A recent commodity auction in Tennessee was supposed to help the new hemp farming segment of agriculture to get the optimal price for their fall crops. It was a disappointment. But that's the risk farmers always deal with. Many of the farmers had prepped their produce for the CBD oil producers. (see news account)
The 'biomass' product that was the subject of the "Pawhuska Bust" of last January, where local cops & an ignorant prosecutor insisted they had the state's largest marijuana bust in Oklahoma history. That payload was purchased by a Colorado CBD oil processor for making CBD Oil. The produce & the finished product is now federally legal in all 50 states, as long as the THC (psychoactive component) remains in trace levels under 0.3%. Trace hemp delivers the CBD oils & terpenes without impairing THC impact. It smells the same, but is federally legal.
Back to the Tennessee auction...
Tuesday’s 2nd day focus of the International Hemp Auction & Market (IHAM) auction was the most valuable part of the hemp plant – the bud, the smokeable flower, which hopefully means more money for farmers. There weren't enough buyers to sustain the unexpected high volume of crops. The buyers quickly found out and decided to wait while new lots went downward in selling price. Eventually, the farmers pulled their crops and waited for another opportunity to sell for a better price. Some may give up on auctions and go directly to a processor to make a deal.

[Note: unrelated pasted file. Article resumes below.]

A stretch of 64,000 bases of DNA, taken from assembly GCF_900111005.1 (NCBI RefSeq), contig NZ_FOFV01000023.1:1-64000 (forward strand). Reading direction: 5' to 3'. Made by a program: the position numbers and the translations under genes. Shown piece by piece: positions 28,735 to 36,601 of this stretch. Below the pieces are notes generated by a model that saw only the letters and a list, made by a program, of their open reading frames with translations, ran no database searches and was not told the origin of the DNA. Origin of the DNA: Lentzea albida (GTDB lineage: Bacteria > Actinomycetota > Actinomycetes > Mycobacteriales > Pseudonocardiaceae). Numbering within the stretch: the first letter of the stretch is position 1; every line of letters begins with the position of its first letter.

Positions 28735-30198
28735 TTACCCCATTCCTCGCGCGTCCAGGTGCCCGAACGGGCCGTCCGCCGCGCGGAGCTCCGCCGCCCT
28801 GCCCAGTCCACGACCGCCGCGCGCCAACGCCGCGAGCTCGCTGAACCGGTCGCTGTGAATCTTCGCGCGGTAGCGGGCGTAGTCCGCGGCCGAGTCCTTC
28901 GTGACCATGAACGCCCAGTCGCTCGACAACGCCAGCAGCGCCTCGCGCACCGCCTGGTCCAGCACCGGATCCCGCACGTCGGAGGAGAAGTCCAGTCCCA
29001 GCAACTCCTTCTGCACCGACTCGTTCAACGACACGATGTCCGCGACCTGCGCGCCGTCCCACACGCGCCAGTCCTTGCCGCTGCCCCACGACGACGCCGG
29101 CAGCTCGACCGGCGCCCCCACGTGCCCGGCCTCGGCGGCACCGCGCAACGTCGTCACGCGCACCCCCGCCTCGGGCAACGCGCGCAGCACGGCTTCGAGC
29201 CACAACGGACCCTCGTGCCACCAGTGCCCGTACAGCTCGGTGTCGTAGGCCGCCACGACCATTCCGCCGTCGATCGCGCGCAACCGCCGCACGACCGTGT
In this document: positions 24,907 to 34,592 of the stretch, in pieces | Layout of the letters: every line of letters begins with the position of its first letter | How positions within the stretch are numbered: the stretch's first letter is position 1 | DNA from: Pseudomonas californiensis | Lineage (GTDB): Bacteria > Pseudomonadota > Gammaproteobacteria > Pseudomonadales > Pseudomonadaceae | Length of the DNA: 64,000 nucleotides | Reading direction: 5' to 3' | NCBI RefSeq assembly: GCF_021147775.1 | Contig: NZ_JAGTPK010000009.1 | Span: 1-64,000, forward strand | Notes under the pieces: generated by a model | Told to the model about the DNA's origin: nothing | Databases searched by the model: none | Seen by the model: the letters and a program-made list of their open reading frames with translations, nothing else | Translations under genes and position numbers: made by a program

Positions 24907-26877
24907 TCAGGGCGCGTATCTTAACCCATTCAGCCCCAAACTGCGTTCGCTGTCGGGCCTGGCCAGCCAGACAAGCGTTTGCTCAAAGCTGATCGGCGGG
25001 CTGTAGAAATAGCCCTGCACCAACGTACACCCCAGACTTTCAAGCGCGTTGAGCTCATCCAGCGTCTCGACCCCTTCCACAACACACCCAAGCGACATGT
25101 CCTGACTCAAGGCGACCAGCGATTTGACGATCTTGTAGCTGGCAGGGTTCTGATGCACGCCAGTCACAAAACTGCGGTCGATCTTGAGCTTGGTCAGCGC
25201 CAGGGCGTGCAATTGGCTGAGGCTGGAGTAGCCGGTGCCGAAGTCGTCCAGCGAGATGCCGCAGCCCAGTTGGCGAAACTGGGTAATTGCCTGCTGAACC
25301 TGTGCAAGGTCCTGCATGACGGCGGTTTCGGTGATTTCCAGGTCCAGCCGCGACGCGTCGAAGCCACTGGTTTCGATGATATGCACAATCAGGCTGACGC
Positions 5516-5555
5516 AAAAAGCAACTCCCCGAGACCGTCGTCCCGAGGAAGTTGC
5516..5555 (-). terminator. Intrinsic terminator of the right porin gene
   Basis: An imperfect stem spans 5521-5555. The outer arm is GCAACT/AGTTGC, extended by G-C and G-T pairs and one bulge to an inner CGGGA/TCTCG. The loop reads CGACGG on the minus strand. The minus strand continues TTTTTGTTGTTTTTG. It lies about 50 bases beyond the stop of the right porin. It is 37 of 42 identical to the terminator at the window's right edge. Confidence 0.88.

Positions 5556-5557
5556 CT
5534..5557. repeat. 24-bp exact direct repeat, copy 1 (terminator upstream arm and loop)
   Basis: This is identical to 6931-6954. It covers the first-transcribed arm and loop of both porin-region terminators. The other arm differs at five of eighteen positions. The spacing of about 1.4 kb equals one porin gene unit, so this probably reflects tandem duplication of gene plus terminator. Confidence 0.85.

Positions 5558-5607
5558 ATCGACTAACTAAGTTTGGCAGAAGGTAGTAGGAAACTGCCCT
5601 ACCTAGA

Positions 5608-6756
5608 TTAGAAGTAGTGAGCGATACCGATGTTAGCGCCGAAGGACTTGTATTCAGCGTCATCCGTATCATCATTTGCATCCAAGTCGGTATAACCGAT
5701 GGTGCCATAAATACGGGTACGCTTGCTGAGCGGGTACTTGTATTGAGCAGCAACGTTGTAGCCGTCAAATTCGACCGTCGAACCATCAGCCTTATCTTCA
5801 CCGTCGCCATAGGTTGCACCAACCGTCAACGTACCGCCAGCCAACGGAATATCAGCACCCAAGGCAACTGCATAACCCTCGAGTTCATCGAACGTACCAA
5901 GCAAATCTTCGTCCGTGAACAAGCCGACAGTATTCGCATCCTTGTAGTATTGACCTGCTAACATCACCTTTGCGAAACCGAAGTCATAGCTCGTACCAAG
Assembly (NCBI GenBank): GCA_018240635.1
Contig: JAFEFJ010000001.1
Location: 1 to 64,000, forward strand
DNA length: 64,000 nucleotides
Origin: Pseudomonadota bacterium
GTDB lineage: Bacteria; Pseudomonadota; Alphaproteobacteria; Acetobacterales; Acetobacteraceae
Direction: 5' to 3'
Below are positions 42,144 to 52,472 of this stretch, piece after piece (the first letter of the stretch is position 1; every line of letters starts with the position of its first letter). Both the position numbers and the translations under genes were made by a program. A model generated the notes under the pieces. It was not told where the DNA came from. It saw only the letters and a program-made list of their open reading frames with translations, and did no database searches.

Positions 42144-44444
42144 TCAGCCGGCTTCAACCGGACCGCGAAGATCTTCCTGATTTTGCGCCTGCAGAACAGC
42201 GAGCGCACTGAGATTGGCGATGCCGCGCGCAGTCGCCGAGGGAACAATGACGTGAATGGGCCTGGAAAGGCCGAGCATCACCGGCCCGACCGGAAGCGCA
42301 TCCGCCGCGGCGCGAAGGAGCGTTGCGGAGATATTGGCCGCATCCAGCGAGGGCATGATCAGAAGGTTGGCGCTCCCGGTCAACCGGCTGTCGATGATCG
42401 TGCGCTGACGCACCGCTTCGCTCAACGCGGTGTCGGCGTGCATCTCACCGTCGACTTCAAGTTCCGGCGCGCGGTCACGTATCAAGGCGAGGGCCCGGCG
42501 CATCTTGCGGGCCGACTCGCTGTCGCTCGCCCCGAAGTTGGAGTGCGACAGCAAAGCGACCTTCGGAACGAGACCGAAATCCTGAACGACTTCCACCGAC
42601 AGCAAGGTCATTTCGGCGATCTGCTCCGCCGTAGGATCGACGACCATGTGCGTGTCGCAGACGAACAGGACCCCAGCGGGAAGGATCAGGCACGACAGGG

This could signal a great retail price for Trace Hemp at a local CBD shop.
Tennessee is way ahead of Oklahoma, in the Trace Hemp industry. It's partly because the Tennessee state govt. is motivated to build this farming opportunity.
Nigel heavily focuses on the medical research and drug policy topics at SoonerPolitics, from an international perspective & a background in homeopathic herbs and agrarian culture.